Tiny particles of carbon associated with air pollution can find their way into the placenta of pregnant women, a new paper reports. The findings cast light on the danger air pollution poses on developing fetuses.
Even unborn babies suffer from the poor quality of our air, new research shows. Previous research has linked complications such as premature birth, low birth weight, infant mortality, and childhood respiratory problems to a pregnant woman's exposure to air pollution. The present paper adds to that body of evidence, explaining that when pregnant women breathe polluted air, particles of soot are able to travel through the bloodstream to the placenta.
The smell of soot in the morning
The findings were presented by Dr. Norrice Liu, a pediatrician and clinical research fellow, and Dr. Lisa Miyashita, a post-doctoral researcher Sunday at the European Respiratory Society International Congress in Paris.
"We've known for a while that air pollution affects foetal development and can continue to affect babies after birth and throughout their lives," Dr. Miyashita explained.
"We were interested to see if these effects could be due to pollution particles moving from the mother's lungs to the placenta. Until now, there has been very little evidence that inhaled particles get into the blood from the lung."
The team worked with five pregnant women, all of whom were living in London. The five were all non-smokers, pregnant with uncomplicated pregnancies, and were due to have planned cesarean section deliveries at the Royal London Hospital.
After they gave birth, the team retrieved their placentas for study. The researchers were particularly interested in cells known as placental macrophages. Some of their previous research involved identifying and measuring soot particles in the human airway by investigating these cells.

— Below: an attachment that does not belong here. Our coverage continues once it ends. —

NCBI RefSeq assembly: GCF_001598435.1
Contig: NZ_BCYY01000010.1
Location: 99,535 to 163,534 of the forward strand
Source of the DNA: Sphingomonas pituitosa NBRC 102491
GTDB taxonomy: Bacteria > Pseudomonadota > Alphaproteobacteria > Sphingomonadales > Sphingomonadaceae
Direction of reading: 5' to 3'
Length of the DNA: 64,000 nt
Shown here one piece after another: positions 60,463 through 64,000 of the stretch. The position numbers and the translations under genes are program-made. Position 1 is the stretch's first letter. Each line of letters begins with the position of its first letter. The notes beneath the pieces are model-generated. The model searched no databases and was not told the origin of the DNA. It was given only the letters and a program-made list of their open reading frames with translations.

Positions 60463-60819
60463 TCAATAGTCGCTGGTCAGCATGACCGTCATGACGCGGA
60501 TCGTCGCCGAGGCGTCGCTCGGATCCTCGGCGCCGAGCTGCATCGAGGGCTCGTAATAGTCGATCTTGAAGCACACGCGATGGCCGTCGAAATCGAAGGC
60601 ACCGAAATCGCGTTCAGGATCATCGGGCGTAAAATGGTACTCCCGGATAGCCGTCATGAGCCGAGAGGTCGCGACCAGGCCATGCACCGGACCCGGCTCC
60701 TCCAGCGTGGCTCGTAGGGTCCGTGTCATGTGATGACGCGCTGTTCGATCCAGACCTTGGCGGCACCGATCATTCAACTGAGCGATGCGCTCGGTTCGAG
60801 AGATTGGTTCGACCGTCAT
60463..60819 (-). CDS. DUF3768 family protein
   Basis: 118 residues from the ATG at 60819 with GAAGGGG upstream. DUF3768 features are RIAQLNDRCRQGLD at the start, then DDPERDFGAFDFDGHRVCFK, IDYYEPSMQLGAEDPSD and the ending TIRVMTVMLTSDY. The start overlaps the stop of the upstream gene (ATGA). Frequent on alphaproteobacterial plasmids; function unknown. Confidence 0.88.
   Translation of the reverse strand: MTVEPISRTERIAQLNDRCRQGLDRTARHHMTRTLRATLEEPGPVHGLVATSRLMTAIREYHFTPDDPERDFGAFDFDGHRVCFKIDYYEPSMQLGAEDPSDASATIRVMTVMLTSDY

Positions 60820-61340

Macrophages of all walks of life permeate the body. They're an integral part of the immune system and work by gobbling up foreign, harmful particles such as bacteria or soot, and then attacking them chemically -- i.e. 'digesting' them. In the placenta, they're tasked with keeping the fetus secure.
The team looked at roughly 3,500 placental macrophage cells retrieved from the five participants. Using a high-powered microscope, they investigated the cells for signs of soot. Some 60 cells contained these particles, the paper reports, totaling roughly 72 black areas. On average, each placenta contained around five square micrometers of this black substance.
Subsequent experiments with an electron microscope showed this black substance was made up of tiny carbon particles -- soot.
"We thought that looking at macrophages in other organs might provide direct evidence that inhaled particles move out of the lungs to other parts of the body," Dr Liu explains. "We were not sure if we were going to find any particles and if we did find them, we were only expecting to find a small number of placental macrophages that contain these sooty particles."
"This is because most of them should be engulfed by macrophages within the airways, particularly the bigger particles, and only a minority of small sized particles would move into the circulation.
The results form the first solid evidence of soot particles passing from the lungs into the circulatory system and, from there, to the placenta. As of now, the team cannot say for sure whether the particles can also make their way into the fetus, but note that "this is indeed possible" given the current findings.
"We also know that the particles do not need to get into the baby's body to have an adverse effect, because if they have an effect on the placenta, this will have a direct impact on the foetus," Dr Liu cautions, however.
The results support previous findings that women living in polluted cities are more prone to pregnancy issues. Furthermore, they suggest that such issues -- especially low birth weight -- can still happen at pollution levels that are lower than the EU's recommended annual limit.
The study "Do inhaled carbonaceous particles translocate from the lung to the placenta?" has been presented at the European Respiratory Society International Congress in Paris on September 16th. The work is a non-peer reviewed observational study.